As a Christian I was a loving activist. I didn't preach intolerance like Rev. Phelps or Falwell. I preached the love of God. I invited people to our campus group and to church. I held free book tables on campus, leaving out tracts and books and even some records I felt that God might use to bring more people into the fold. I read Lewis, the Inklings, Chesterton, Schaeffer, Little, Stott, McDowell. And a host of testimony books and also listened exclusively to Christian rock music (of the 1970s), because I would have agreed with you at that time that it was the only thing worth singing about. I wrote my own Christian tunes and still have the book containing their lyrics.
It was my study of the Bible that led me out, mostly the prophecies, and what Jewish scholars were saying about them in their original Hebrew contexts, and about the use of the Old Testament by Christians in general. Made me consider that maybe the Bible of the Hebrews doesn't agree quite so easily with the "New Testament." Not in theology, soteriology, prophecies, etc.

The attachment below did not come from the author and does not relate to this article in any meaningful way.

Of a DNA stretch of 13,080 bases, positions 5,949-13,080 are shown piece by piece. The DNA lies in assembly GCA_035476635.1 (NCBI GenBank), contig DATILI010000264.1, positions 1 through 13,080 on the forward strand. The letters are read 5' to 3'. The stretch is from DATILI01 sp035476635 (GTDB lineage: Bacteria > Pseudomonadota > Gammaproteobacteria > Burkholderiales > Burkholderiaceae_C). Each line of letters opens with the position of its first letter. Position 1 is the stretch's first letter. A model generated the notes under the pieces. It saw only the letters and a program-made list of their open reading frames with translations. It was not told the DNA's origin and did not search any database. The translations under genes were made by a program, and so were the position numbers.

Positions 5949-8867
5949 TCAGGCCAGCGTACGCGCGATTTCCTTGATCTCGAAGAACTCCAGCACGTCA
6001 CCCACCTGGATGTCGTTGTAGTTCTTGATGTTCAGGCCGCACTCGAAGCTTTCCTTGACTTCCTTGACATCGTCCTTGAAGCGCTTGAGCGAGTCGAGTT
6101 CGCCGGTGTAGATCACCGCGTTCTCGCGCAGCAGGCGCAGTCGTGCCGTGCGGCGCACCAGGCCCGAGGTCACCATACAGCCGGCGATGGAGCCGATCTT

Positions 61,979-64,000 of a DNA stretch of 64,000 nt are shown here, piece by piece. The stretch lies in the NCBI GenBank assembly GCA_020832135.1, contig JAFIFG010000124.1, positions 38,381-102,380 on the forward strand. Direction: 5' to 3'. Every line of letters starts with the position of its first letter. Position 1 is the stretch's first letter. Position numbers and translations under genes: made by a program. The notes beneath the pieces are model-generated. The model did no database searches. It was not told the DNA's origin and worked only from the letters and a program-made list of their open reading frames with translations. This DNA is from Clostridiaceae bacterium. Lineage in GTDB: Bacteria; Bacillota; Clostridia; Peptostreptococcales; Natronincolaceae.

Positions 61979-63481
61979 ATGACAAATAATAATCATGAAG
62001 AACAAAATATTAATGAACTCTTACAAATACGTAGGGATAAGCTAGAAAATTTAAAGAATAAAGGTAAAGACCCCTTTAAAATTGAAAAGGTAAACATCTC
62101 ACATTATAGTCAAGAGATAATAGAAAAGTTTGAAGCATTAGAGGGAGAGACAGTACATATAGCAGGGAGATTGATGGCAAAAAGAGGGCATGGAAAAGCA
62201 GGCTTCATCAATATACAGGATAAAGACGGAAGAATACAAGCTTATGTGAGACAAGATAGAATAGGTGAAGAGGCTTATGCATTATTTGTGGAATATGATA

I also studied the "coming soon" predictions of judgment in the N.T. (Preterism seems to make more sense than say, Tim LaHaye's premllennialism, but still, the way that the last written N.T. letters, like 2nd Peter include excuses for the late arrival, makes it obvious that early on in Christianity, predictions had been made of Jesus's soon return, predictions that had originally been understood in more than just a figurative sense. And the predictions did not come true and began to require excuses.)